A good analogy for the target problem is what happens when a cell phone call is caught between two or more cell towers. The issues that arise – such as cross talk, messy handoffs, dropped calls and poor voice quality – are similar to what happens when using separate microphone arrays in a legacy conferencing system. They all stem from each individual array (or cell tower) covering its own area with overlapping coverage. The challenge becomes more acute if the talker is mobile and moving throughout the room (or driving between towers). Because each array device works independently, the system must decide how to switch, blend or ignore disparate signals from each device. The legacy conferencing system needs to adapt and constantly make correct targeting and mixing decisions at the DSP to ensure that the far end audio quality stays optimal.
To add to the complexity, the audio processing function may be hierarchical or combined between devices. There may be multiple layers of audio processing depending on how the system is configured, and each array device may do its own gain, EQ and NR processing. Once the signals are received by the DSP, additional processing on top of what the individual array devices have implemented may be completed. The processing may be device dependent, or DSP driven, and it is hard for the customer to know.
This all increases the chance that there will be inconsistent processing and incorrect device configurations and management. The UC&C client will be required to adapt and adjust, leaving the remote participant with inconsistent audio performance. When an organization manages multiple conference rooms, maintaining consistent system audio quality across all rooms may be very difficult to do.
It does not need to be like this. The unified coverage map (and the broader Microphone Mist technology platform) has greatly simplified and optimized the targeting process.
As shown in Figure 4b, first the system locates and focuses on the sound source within the unified coverage map using patented targeting algorithms. There is no need for complex switching between array devices and individual array coverage zones or blending between zones and separate array devices. A large-room installation performs just like a small room.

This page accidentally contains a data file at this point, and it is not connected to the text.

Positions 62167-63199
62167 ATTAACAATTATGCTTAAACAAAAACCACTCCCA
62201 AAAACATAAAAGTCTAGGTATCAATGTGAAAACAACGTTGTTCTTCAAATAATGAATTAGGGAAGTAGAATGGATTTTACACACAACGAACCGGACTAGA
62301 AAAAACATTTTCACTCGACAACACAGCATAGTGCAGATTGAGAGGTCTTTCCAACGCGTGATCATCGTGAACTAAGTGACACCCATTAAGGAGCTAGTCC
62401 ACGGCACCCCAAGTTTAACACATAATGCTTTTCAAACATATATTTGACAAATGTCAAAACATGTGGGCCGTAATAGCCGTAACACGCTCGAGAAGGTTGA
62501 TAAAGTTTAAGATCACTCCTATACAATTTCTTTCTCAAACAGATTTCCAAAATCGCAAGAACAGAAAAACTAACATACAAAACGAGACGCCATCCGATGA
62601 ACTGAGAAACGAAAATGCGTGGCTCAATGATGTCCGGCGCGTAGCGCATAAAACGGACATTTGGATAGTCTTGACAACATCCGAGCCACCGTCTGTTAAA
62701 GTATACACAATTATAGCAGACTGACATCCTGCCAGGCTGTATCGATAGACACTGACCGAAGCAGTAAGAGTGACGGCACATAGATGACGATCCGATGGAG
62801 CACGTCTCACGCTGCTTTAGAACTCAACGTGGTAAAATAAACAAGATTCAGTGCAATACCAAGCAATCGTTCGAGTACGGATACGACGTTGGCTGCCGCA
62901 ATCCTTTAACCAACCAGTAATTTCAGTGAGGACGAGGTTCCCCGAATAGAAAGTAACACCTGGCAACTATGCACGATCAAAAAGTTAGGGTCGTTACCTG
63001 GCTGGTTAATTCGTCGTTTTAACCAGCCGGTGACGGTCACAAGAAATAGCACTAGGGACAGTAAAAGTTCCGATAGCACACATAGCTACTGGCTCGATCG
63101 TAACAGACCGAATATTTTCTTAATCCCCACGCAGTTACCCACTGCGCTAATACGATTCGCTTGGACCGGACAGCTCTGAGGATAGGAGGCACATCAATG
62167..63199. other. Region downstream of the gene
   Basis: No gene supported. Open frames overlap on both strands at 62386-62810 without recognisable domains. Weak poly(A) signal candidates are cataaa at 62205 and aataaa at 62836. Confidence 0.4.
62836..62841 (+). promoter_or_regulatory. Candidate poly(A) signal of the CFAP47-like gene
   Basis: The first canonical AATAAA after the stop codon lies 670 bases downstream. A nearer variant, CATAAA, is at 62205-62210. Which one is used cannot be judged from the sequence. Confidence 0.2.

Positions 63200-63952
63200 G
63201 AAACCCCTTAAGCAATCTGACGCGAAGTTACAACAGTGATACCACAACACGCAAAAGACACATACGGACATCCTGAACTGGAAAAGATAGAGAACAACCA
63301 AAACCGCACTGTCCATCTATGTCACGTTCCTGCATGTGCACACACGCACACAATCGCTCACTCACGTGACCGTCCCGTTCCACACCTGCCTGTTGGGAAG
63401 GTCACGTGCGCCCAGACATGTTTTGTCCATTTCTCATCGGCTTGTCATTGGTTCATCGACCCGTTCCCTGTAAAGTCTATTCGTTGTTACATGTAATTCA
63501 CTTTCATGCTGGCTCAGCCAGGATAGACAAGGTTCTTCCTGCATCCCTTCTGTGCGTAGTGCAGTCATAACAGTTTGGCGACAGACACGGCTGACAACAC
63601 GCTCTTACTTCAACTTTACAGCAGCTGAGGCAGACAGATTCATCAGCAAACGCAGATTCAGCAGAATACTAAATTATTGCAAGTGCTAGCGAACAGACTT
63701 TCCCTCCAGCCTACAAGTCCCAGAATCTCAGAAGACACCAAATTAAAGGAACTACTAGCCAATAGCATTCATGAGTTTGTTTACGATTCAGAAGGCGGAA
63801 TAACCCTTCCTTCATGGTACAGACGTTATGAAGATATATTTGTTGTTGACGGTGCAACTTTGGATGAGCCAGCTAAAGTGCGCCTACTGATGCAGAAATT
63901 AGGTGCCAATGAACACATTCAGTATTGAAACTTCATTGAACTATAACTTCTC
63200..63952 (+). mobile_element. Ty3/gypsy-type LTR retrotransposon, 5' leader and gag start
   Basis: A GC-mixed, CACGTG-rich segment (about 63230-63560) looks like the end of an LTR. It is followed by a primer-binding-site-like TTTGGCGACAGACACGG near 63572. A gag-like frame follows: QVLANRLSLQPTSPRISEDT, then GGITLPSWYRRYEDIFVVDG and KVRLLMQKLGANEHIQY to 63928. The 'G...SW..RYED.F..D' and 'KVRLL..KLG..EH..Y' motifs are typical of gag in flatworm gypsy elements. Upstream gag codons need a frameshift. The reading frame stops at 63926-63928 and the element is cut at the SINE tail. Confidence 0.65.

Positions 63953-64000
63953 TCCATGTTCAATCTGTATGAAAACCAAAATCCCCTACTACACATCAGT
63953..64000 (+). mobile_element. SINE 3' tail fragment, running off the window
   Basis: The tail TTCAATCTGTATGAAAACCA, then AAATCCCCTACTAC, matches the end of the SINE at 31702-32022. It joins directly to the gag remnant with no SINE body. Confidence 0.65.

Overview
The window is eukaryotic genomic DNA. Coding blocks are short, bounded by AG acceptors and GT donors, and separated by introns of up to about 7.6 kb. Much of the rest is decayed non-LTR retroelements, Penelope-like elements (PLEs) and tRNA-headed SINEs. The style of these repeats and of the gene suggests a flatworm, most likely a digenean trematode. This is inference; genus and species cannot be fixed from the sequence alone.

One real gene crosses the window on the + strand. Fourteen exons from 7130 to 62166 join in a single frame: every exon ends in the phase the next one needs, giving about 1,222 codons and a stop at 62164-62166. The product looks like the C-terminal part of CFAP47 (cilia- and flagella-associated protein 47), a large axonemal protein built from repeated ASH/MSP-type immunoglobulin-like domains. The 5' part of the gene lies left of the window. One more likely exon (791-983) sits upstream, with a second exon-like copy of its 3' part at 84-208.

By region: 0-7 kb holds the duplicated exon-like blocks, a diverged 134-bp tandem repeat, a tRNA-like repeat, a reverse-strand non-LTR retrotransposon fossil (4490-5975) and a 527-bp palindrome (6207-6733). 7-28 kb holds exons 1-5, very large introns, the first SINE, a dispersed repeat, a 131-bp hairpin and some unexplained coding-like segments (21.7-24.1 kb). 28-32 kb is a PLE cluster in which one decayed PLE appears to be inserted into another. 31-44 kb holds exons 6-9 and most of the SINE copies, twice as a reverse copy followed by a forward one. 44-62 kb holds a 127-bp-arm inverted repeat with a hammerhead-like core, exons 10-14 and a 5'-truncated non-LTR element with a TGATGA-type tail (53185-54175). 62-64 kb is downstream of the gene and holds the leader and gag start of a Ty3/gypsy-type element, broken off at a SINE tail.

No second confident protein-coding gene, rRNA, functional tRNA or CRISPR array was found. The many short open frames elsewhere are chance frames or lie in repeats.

Once the array is focused on the appropriate virtual microphone within the unified coverage map, Microphone Mist technology proceeds with audio processing. A single combined array focused on one virtual microphone makes for an efficient and optimized audio processing path with no unnecessary inter-device cascading or duplication of processing. The result is consistent and improved acoustic echo canceller, gain structure, background noise and noise reduction performance. It’s no longer necessary to adapt to a different array device that may have its own configuration parameters for AEC, PEQ, NR and gain. The UC&C client will always be presented with a consistent audio signal, and audio performance at the far end of the call will stay optimized. Nureva’s novel architecture simplifies the audio processing chain, regardless of the complexity or size of the room the system is installed in.
Figure 4: Sound source targeting and processing with legacy systems (a) is shown in comparison with sound source targeting and processing with Nureva systems (b).
The unified coverage map delivers a consistent, superior audio experience while eliminating the complexity of legacy audio system set up and/or configuration. It automatically adjusts and adapts to the room, significantly reducing the system installation and management burden while optimizing audio in large spaces. It brings a radically new total customer experience into rooms where that was never possible.
As more and more rooms are equipped with audio conferencing products, choosing an approach that scales is only becoming more important. By taking advantage of fresh approaches such as Nureva’s unified coverage map and continuous autocalibration as discussed in my previous audioXpress article, large-room conferencing can be just as simple and effective as small-room conferencing. And that’s exactly what is needed to meet the demands for hybrid working and learning – now and in the future.
Posted on Feb 15, 2023 6:00:00 AM